Meyers, Laurie. (2017, January 25). Counseling Today, Facing the Realities of Racism. Retrieved from

Racism. (2018, September 11). Wikipedia, The Free Encyclopedia. Retrieved from

If you’re having difficulties, or just need someone to talk to, please don’t hesitate to contact a professional counselor. We are here, for you! … 1-800-555-0000.

Reply 2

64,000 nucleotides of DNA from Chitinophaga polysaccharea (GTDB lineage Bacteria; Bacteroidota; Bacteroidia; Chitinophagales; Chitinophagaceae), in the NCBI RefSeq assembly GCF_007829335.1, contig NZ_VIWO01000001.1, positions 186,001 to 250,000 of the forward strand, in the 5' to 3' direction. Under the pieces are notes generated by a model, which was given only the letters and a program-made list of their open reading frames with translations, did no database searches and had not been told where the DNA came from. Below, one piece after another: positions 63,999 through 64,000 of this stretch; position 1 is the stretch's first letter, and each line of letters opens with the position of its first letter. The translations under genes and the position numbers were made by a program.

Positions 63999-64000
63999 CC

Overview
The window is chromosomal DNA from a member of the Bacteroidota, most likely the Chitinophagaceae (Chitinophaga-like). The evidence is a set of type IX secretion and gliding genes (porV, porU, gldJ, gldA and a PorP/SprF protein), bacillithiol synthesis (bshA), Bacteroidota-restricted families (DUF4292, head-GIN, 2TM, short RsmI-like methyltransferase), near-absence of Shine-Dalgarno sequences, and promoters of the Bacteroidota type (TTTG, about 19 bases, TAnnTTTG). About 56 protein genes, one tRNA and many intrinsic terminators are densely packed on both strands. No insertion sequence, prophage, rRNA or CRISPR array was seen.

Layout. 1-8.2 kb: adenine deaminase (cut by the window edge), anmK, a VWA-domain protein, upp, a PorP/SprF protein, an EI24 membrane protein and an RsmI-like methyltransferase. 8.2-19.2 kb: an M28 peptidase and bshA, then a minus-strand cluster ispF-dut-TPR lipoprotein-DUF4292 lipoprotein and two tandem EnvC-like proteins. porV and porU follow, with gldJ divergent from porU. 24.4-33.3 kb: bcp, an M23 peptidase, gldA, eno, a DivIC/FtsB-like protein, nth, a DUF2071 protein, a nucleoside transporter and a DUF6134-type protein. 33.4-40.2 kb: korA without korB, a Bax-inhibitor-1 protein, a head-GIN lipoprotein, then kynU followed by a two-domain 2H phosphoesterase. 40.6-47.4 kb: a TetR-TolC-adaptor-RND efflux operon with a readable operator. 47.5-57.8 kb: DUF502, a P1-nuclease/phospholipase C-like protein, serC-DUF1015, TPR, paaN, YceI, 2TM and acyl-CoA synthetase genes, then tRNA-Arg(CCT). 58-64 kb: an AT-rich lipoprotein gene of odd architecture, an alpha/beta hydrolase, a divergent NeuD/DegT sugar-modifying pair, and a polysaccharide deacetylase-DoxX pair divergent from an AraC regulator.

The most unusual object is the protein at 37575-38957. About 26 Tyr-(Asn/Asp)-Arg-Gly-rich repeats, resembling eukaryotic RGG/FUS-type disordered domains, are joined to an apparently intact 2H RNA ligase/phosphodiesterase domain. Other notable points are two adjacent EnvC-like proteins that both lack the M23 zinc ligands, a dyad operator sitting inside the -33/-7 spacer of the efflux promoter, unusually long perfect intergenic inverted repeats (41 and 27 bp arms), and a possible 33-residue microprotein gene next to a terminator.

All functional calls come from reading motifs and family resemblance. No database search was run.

The topic that I am going to discuss is trauma in law enforcement.  In today’s society there is a great push to either be on one side of the argument or the other for having law enforcement officers.  Some people want to demonize them while others want to praise them.  What many do not understand is that all of the law enforcement officers are human just like everyone else and they have to suffer with so much trauma every day.  Recently there was an incident that made nationwide news in Florence, South Carolina in which several officers were involved in a shootout with an individual and several officers lost their lives because of this encounter.  We truly need to advocate for better counseling services for these individuals.  As Erford (2018) noted part of the advocacy concept is because it serves the community and what better way to serve the community than to make sure that those who protect the community are mentally healthy after dealing with the traumas of their job.  After this incident LEAP was brought in to assist the officers, but thankfully the Chief of police for Florence was intelligent enough to realize that his officers and his community needed more.  They brought in an outside counseling agency to assist the law enforcement officers and the local community deal with the loss of these two officers.